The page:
Skip to Content

Can’t Stop, Won’t Stop: Androgynous Fashion

Can’t Stop, Won’t Stop: Androgynous Fashion

Is what lies underneath androgynous fashion a fight for equality?

When David Bowie grooved eclectic make up, theatrical hairstyles and clothes that danced on the edge, it was little short of a scandal. Nonetheless, he is today rightfully honored as a pioneer of non-binary expression, and on top of that, one who used his iconic status to publicly open a door that very few people had yet dared to open. 

The term androgynous has its roots in ancient Greek and encompasses both male and female physical characteristics. To go further down the road to the 18th century, would mean we ended up in a period where it was completely ordinary to see a rich man wear a silky, pink attire with golden details. At the time, the main purpose of clothes was to demonstrate your class belonging and it wasn’t until the 19th century that it was so rigorously bifurcated between sexes.

What happened?

Traditional roles assumed by men and women served as the defining criteria for this segmentation, but the closer we got to the second decade of the 21st century, the more blurred these lines became. A rise in popularity of androgynous style occurred after WWI when the grand Coco Chanel herself trailblazed the so-called flapper style – chic trousers and The Bob hairstyle.

Whether it had to do with the atrocities of war or the slow, but definite emancipation of women, one thing remains clear: The cat was out of the bag. The cat being that pants are much more comfortable and practical, and the bag being years of oppression whose authority was rooted only in what genitalia you were born with.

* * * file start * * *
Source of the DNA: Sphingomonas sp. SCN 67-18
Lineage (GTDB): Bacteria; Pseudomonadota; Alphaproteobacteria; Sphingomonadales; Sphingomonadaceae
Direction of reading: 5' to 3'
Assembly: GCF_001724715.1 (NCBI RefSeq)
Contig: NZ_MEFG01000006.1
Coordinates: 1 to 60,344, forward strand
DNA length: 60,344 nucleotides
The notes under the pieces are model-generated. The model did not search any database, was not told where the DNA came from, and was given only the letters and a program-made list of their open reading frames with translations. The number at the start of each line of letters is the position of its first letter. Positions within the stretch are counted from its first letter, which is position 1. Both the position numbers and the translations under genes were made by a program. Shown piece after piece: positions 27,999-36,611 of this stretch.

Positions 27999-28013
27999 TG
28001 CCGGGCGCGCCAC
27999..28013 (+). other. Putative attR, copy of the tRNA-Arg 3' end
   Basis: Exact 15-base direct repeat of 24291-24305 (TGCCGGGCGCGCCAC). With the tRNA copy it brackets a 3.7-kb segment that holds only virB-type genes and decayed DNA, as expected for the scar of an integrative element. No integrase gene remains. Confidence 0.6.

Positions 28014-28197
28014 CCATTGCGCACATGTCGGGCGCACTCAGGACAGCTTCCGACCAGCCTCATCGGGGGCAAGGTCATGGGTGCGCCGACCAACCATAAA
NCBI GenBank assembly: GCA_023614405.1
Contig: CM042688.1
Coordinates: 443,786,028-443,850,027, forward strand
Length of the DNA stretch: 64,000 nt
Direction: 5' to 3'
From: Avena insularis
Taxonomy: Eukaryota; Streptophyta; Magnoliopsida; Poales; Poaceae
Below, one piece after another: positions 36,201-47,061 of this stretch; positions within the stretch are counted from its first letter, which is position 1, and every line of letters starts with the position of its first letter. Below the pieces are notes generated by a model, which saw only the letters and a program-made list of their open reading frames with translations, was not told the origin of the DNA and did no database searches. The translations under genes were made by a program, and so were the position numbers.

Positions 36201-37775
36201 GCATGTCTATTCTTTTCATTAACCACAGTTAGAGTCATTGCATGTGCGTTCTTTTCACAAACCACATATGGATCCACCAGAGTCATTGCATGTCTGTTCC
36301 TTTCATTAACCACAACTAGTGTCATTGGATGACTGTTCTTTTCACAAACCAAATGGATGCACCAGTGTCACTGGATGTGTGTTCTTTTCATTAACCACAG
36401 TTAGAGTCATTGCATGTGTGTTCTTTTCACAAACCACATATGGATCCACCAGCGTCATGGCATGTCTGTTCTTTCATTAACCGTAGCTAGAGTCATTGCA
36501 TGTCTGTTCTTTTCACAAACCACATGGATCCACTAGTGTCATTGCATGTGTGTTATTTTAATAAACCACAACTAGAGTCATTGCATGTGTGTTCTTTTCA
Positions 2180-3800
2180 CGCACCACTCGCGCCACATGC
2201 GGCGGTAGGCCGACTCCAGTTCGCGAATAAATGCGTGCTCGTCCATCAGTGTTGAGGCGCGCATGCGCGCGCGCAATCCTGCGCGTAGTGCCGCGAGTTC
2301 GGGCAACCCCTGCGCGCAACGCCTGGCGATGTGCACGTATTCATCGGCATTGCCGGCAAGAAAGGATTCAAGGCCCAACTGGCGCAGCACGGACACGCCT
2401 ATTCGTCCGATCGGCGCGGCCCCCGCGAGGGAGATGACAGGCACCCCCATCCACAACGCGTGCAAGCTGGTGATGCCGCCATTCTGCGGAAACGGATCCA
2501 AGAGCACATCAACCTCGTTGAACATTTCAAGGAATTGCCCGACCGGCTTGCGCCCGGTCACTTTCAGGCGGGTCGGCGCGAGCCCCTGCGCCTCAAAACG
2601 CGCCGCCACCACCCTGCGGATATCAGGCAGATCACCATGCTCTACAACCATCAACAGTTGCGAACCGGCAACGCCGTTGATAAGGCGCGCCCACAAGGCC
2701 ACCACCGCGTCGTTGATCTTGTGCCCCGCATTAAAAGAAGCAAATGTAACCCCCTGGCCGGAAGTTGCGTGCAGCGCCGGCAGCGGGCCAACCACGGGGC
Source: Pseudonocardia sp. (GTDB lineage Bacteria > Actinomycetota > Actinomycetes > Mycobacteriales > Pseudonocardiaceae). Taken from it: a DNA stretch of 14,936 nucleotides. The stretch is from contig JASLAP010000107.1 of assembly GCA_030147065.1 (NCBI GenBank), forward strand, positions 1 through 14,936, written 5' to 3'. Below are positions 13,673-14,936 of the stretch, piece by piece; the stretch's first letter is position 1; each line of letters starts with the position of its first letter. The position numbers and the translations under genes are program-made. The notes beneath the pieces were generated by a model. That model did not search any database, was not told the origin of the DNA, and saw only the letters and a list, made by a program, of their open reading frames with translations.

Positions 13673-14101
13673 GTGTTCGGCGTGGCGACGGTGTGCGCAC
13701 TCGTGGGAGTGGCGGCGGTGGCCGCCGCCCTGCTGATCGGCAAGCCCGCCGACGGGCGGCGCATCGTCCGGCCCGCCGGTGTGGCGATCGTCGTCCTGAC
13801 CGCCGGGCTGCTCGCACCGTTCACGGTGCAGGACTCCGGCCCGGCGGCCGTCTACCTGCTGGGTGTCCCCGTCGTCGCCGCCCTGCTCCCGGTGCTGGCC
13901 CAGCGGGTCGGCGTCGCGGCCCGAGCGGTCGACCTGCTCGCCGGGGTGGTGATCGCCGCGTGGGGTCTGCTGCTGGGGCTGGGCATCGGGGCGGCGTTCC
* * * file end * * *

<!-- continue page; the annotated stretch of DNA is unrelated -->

The changing social context

The world has boarded a slow, but steady path in an encouraging direction. There has been a noticeable rise in the number of stay-at-home dads. As this Forbes article goes to show, dads in 2016 spent about eight hours a week on childcare, which is three times more than a dad in 1965. This is not great, I admit, and it seems almost silly to be excited about these numbers, but it is a significant improvement if we compare it to the statistics from the past. 

Having the social context in mind, in a classical case of life imitating art, the proof that mainstream fashion is mimicking this tectonic change is all around us.

Don’t act like you know me

The reason why androgynous clothes have caused such a stir might be because sticking to clearly defined social norms – some things considered feminine, and others masculine, evokes within people an ostensible sense of security. Androgynous fashion plays with these boundaries and disrupts the already established perceptions of gender identities, which could make certain groups of people feel like the world as they know it is challenged.  

On the other hand, being brought up in the midst of clearly drawn lines between what’s feminine or masculine, often leaves us feeling, to say the least – suffocated.